my Python compiler Nuitka has come a long way, and currently I have little to no time to spend on it, due to day job reasons, so it's going to mostly stagnate for about 2 weeks from my side. But that's coming to an end, and still I would like to expand what we currently have, with your help.
Note: You can check the page "What is Nuitka?" for clarification of what it is now and what it wants to be.
As you will see, covering all the CPython 2.6 and 2.7 language features is already something. Other projects are far, far away from that. But going ahead, I want to secure that base. And this is where there are several domains where you can help:
Python 3.1 or higher: I did some early testing. The C/API changed in many ways, and my current working state has a couple of fixes for it. I would like somebody else to devote some time to fixing this up. Please contact me if you can help here, esp. if you are competent in the C/API changes of Python 3.1. Even if the CPython 3.1 doesn't matter as much to me, I believe the extended coverage from the new tests in its test suite would be useful. The improved state is not yet released. I would make an release to the person(s) that want to work on it.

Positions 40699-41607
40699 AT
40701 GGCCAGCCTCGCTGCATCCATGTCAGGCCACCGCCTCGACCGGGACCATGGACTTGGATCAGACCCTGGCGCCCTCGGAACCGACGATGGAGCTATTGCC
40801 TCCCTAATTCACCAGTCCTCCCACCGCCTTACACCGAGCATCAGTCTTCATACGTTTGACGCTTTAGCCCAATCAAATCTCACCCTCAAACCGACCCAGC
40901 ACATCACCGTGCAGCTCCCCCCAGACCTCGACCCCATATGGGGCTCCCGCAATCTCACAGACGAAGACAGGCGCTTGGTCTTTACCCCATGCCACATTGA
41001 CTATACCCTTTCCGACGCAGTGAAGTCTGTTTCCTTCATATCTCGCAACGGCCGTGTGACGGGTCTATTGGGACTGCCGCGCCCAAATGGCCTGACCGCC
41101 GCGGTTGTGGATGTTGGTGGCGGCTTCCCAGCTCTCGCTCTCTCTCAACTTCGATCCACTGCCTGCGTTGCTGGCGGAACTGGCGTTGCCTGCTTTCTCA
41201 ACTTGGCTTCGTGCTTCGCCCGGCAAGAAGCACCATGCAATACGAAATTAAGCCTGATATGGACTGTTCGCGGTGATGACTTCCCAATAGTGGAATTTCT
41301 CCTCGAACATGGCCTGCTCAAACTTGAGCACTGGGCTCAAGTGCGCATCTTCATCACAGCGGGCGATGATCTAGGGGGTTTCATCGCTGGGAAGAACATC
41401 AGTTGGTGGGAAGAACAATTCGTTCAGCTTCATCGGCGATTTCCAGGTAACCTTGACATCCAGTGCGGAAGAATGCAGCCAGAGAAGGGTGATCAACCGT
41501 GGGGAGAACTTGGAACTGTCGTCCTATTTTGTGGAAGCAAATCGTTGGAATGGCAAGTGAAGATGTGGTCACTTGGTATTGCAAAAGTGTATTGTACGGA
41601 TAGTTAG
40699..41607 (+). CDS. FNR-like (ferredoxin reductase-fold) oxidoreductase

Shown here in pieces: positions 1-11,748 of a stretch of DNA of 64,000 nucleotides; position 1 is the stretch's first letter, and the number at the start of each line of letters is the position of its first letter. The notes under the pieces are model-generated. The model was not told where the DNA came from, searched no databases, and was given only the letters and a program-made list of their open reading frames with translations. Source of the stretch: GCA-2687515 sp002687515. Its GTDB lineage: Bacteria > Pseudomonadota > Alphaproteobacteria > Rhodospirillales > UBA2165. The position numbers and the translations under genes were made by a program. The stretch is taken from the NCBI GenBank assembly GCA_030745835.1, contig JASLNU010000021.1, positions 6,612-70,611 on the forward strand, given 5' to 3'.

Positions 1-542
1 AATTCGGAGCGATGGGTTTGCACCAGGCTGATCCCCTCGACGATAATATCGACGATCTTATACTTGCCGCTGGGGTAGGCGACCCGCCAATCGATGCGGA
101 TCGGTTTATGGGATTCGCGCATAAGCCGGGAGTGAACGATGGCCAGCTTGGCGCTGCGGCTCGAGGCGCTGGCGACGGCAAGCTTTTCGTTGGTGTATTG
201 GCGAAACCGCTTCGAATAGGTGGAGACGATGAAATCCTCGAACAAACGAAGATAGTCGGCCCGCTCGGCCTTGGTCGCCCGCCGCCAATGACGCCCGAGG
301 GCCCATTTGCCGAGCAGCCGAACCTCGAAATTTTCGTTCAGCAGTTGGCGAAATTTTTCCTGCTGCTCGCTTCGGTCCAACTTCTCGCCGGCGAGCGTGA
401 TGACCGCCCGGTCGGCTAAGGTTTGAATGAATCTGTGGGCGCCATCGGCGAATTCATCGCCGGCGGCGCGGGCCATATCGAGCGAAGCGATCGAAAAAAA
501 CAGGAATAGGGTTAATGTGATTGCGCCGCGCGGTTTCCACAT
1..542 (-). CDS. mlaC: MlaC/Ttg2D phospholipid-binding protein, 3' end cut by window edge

Doctests: I have started to extract the doctests from the CPython 2.6 test suite. There is a script that does it, and you basically only need to expand it with more of the same. No big issue there, but it could find issues with Nuitka that we would like to know. Of course, it should also be expanded to CPython 2.7 test suite and ultimately also CPython 3.1
Exceptions: I noted some issues with the stacks when developing with the CPython 2.7 tests, or now failing 2.6 tests, after some merge work. But what would be needed would be tests to cover all the situations, where exceptions could be raised, and stack traces should ideally be identical for all. This is mostly only accuracy work and the CPython test suite is bad at covering it.
All these areas would be significant help, and do not necessarily or at all require any Nuitka inside knowledge. You should also subscribe the mailing list if you consider helping, so we can discuss things in the open.
If you choose to help me, before going even further into optimization, in all likelihood it's only going to make things more solid. The more tests we have, the less wrong paths we can take. This is why I am asking for things, which all point into that direction.
Thanks in advance, Kay HayenComments powered by Disqus